The Key To Radically Improving Your Relationships
Love has been one of my favorite things to talk about for as long as I can remember. It probably has something to do with the Disney Princess dreams inundated in the brains of young girls, but nevertheless, it has been endlessly interesting to me. I’ve spent hours discussing relationship issues with guy friends and girl friends at school, over the phone, over wine, and I never seem to tire of it.
In my most recent musings about love, I have come across an especially interesting nuance to the topic: unconditional positive regard. Undoubtedly you’ve heard of “unconditional love” before; a term that is often thrown around when talking about love and relationships. To love someone unconditionally is to love them truly for who they are, without any “conditional” circumstances.
An example of loving someone conditionally would be wanting to break up with a partner because they started to gain weight. Their weight maintenance was a “condition” for the love to persist. Another example would be ending a relationship because a partner lost their job.
These conditions are often times subtle and you may not even recognize them until they come up. In my opinion, if your love for your partner hinges on whether or not they maintain the same body shape or whether or not they make a certain annual salary, you’ve got to question if you truly love the person you’re with, or if you just love how they look, the way they make you feel, or how they provide monetary stability more than who they are as a person.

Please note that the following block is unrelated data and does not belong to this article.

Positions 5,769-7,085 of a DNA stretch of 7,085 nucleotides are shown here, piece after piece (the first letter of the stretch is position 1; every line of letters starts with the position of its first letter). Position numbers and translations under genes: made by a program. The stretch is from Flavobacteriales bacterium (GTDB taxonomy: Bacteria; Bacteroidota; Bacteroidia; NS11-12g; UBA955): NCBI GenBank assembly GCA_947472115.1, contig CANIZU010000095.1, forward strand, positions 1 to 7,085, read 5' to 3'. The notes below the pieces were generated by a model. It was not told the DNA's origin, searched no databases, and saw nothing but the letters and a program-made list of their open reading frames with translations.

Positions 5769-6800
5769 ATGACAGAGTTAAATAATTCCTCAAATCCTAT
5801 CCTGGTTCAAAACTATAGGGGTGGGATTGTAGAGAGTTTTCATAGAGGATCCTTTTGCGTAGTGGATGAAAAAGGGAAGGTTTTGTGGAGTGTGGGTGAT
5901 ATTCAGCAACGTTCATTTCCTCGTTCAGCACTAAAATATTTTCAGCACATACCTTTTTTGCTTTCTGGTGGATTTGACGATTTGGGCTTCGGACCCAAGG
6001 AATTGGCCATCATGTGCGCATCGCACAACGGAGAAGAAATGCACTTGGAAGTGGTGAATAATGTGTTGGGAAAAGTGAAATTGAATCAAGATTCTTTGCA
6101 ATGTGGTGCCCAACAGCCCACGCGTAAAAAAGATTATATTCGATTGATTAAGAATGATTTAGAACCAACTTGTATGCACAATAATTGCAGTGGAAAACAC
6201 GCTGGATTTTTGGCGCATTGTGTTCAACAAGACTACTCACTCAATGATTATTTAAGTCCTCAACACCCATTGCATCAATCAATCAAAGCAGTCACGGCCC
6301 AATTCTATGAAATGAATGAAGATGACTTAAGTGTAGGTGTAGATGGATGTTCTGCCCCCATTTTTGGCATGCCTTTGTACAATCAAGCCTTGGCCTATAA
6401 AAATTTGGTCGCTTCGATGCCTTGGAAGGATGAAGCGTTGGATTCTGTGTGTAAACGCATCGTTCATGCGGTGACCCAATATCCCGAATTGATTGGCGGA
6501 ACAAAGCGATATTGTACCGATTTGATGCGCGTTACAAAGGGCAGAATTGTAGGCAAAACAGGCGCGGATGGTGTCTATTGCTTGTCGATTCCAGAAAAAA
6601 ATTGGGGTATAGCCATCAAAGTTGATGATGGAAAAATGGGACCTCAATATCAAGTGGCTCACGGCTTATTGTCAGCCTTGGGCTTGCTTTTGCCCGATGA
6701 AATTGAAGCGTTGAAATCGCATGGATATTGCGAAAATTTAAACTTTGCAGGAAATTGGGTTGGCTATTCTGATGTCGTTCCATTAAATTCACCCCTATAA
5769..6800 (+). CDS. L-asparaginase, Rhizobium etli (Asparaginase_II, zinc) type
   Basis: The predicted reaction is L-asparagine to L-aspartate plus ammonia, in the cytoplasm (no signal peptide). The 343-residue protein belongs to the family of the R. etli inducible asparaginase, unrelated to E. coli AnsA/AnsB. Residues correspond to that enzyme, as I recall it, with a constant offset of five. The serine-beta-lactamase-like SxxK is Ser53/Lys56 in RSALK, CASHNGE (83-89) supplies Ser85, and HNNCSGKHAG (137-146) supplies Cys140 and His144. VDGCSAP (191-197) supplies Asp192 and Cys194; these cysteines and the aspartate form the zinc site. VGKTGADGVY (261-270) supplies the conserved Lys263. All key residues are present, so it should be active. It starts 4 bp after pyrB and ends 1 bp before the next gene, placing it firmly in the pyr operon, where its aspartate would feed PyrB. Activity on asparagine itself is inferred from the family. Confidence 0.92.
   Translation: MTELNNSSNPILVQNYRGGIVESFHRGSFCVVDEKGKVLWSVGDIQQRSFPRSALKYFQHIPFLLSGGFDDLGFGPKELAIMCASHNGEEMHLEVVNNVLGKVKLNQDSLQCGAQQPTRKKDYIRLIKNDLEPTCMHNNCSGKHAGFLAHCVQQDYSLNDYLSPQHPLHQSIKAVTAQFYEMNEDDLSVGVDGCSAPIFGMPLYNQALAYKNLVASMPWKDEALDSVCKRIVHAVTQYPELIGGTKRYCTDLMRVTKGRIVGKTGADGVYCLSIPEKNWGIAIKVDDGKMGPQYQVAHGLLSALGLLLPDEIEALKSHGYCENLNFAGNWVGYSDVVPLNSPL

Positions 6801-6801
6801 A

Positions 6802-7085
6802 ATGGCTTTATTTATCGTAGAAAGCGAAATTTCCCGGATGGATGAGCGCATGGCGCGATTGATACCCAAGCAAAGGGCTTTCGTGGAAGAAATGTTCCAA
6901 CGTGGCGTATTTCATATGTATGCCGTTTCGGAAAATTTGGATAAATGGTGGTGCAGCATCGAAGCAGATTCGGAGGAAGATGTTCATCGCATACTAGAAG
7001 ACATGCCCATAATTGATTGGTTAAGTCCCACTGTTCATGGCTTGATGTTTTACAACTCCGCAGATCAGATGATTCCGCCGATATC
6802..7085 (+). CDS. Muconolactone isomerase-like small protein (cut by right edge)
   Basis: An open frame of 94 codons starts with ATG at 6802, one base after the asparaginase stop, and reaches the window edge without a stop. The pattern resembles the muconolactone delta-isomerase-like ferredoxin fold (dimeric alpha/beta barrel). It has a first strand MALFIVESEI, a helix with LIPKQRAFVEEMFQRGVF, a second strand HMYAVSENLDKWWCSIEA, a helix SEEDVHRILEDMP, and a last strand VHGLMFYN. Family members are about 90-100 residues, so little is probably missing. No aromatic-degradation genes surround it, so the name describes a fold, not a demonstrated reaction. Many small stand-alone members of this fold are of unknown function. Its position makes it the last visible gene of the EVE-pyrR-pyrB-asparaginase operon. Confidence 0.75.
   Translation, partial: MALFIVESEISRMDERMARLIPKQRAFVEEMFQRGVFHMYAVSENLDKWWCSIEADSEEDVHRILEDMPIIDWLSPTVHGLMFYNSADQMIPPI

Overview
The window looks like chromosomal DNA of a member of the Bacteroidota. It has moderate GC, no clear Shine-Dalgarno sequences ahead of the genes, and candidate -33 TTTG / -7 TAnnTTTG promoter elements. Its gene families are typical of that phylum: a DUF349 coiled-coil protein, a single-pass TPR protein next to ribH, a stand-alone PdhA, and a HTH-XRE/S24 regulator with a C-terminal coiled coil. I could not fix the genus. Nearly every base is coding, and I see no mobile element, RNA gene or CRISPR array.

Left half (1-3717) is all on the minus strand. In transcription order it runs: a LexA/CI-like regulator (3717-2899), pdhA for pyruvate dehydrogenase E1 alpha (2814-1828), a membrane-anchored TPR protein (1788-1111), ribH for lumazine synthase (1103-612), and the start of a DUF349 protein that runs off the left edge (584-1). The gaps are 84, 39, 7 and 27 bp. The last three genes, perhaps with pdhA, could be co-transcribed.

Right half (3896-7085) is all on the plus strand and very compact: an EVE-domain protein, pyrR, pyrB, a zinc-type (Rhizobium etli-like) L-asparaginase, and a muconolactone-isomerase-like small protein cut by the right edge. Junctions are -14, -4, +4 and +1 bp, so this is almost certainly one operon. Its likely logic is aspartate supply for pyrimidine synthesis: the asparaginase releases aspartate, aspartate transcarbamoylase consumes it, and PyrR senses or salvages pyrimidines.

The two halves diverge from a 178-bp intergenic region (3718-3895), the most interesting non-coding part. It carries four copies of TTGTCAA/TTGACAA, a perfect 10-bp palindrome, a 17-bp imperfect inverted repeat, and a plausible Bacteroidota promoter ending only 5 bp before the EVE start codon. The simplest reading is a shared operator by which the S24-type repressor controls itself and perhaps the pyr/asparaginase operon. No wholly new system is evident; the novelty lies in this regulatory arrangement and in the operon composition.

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Unconditional positive regard
Similar to unconditional love, maybe even a facet of it, unconditional positive regard is giving the people we are in relationships with (not just romantic partners, also brothers/sisters/mothers/fathers/friends, etc.) the space to truly be themselves and loving them ferociously for it. It’s holding them in a radically positive light. It’s looking them in the face and saying, “I see your quirks, your flaws, your insecurities, and your mistakes, and I love you immensely.”
Ever since reading Cheryl Strayed’s book, “Tiny Beautiful Things”, I feel like my life and my idea of love have been transformed. For those who haven’t read this book, it is an amalgamation of letters that Strayed wrote for an advice column on therumpus.net. Her letters are filled with such beauty, love, and achingly honest advice melded with Strayed’s very personal experiences, that she gained a lot of attention for her words, eventually publishing a book of her response letters. This is where Strayed mentions the idea of unconditional positive regard and giving people the space to unapologetically be themselves.
We have all been there. We have friends who have made choices that made us cringe. We have had relationships where we didn’t like or understand the “bad” habits of our partner. We have brothers, sisters, mothers, fathers, aunts, uncles who have made choices or a series of choices about relationships that we would never have made in a million years because they seemed so glaringly WRONG. Sometimes we feel caught between a rock and a hard place when trying to decide if stepping in and saying something will do more harm than good.